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Complex to Clear Project - University of St Gallen
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Complex to Clear Project - University of St Gallen


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Nicole Bischoff

Nicole Bischoff

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  • 1. How to be CLEARin Complex Corporate Communication Nicole Bischof @ IABC Eurocomm 2011 Turin
  • 2. „Everything that can be said, canbe said clearly.“ Ludwig Wittgenstein
  • 3. „The problem with communicationis the illusion that it has beenaccomplished.“ George Bernard Shaw
  • 4. Agenda   Why Clarity matters   State of the Art   Managing Clarity in Communication   Examples   Conclusion
  • 5. Why care about clarity? An illustratingscenario
  • 6. Complexity of modern businesscommunication request for clear personalcommunication1.  Change communication: dealing with uncertainty or „How to motivate for change?“2.  Crisis communication: time constraints or „When to address whom?3.  Strategy communication: vision, mission, goals and values or „How to make your ideas clear?“4.  … many other complex issues
  • 7. Why care? Importance of clarity forbusiness communication “Clarity is business communications’ most sacrosanct topic.” “Clarity is the most serious communication problem in business.” [Suchan & Dulek, 1990]
  • 8. Knowledge communication in businesscommunication - implicit challenges “The process of knowledge communi- cation is the activity of interactively conveying and co-constructing insights, assessments, experiences, or skills through verbal and nonverbal means1.” [Eppler 2007]
  • 9. The context: Information versusknowledge communication
  • 10. Agenda   Why Clarity matters   State of the Art   Managing Clarity   Examples   Conclusion
  • 11. What are we talking about? Threedefinitions of clarity “The state, or measure of being clear, either in appearance, thought or style; lucidity.” “Clearness or lucidity as to perception or understanding; freedom from indistinctness or ambiguity.” “The state or quality of being clear or transparent to the eye”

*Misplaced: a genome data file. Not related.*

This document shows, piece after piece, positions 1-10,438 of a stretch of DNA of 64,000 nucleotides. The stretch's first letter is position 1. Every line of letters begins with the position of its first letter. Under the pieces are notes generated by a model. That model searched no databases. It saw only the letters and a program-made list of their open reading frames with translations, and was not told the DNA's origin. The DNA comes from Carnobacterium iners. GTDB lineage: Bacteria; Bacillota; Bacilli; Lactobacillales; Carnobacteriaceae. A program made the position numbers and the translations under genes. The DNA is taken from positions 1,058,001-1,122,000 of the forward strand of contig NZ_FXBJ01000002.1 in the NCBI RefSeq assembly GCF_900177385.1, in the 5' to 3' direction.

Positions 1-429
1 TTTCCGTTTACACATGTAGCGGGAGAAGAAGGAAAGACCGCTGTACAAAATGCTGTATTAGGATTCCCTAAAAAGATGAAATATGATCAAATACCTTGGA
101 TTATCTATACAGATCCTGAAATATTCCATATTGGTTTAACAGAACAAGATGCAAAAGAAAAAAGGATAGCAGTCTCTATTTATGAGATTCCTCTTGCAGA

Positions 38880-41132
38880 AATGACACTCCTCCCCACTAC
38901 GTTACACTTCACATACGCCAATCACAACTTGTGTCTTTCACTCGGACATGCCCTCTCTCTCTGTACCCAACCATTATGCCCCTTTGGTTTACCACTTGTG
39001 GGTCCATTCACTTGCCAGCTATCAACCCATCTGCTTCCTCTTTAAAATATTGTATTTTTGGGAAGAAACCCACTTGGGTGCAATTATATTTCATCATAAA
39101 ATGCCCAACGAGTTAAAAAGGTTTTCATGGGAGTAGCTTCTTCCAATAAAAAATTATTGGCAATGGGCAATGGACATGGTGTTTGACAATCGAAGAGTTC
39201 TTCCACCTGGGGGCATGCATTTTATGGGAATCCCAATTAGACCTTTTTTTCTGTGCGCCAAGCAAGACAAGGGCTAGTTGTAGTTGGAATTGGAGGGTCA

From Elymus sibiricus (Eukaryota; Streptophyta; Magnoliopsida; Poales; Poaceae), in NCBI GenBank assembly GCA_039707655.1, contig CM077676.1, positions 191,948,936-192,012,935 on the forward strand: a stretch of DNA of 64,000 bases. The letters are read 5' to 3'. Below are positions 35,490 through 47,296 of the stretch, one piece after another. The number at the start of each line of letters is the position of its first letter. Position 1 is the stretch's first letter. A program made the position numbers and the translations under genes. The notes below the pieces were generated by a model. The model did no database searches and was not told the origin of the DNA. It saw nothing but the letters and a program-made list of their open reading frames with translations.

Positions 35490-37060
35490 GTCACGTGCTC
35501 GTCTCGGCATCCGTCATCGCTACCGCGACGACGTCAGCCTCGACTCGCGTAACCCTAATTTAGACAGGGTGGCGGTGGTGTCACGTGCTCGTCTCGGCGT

• 12. The concept of clarity has been studiedin different disciplines Clarity
  • 13. The „Hamburg Clarity Concept“ 1. Simplicity 2. Structure •  Familiar words •  Overview and •  Explained terms priorities •  Simple sentence •  Logical sequence, structure •  Highlighting important •  Concrete and elements specific 3. Conciseness 4. Stimulation (moderate) (moderate) •  Focus on essentials •  Personally adress •  Described briefly reader •  Short sentences •  Provide examples, images, quotes •  Use humour and fun elements
  • 14. Typical elements of clarity found in theliterature Findings:   Structure   Unity & Coherence   Eliminating the irrelevant   Writing / speaking in the language of the audience   Simplification & Disambiguation Insights:   Clarity of thought precedes clarity of expression   Clarity is relative …to the audience that is addressed.   BUT: A lack of systematic, actionable guidelines
  • 15. Agenda   Why Clarity matters   State of the Art   Managing Clarity   Examples   Conclusion
  • 16. Our CLEAR formula With regard to the targeted audience, the reasonC ontextualized for the communication of that knowledge, and its urgency and importance. Logical in the sense that elements build on oneL ogical another in sequence; accessible in the sense that it is self-evident and intuitive.E ssential Focus on the essential elements and show them in overview before going into details.A mbiguity free Interpretable in one way in order to avoid misunderstandings or misapplication. Fit the needs, preferences and foreknowledge ofR esonating the audience, knowledge must be made actionable.
  • 17. Managing and facilitating clarity From Complex Mediators To Clear •  C omplicated •  S tandards •  C ontextualized •  O verloaded •  T raining •  L ogical •  M essy •  A ccountability •  E ssential •  P olysemic •  R eviews •  A mbiguity-free •  L inked •  T ools •  R esonating •  E verchanging •  E xamples •  X traneous •  R esources Clarification Process
  • 18. Contextualized
  • 19. Negative example for contextual depiction
  • 20. Contexualized corporatecommunication: in line with companyobjectives
  • 21. Logical
  • 22. Logical Structure: Use templates
  • 23. Essential
  • 24. Keep it essential: Remember clarity ofthought precedes clarity of expression
  • 25. Ambiguity free
  • 26. Negative example: clarity is lost if youmix metaphors
  • 27. Resonating
  • 28. Resonance is missing due tounattractive appearance
  • 29. Resonance is achieved through amultimedial and facts-oriented approach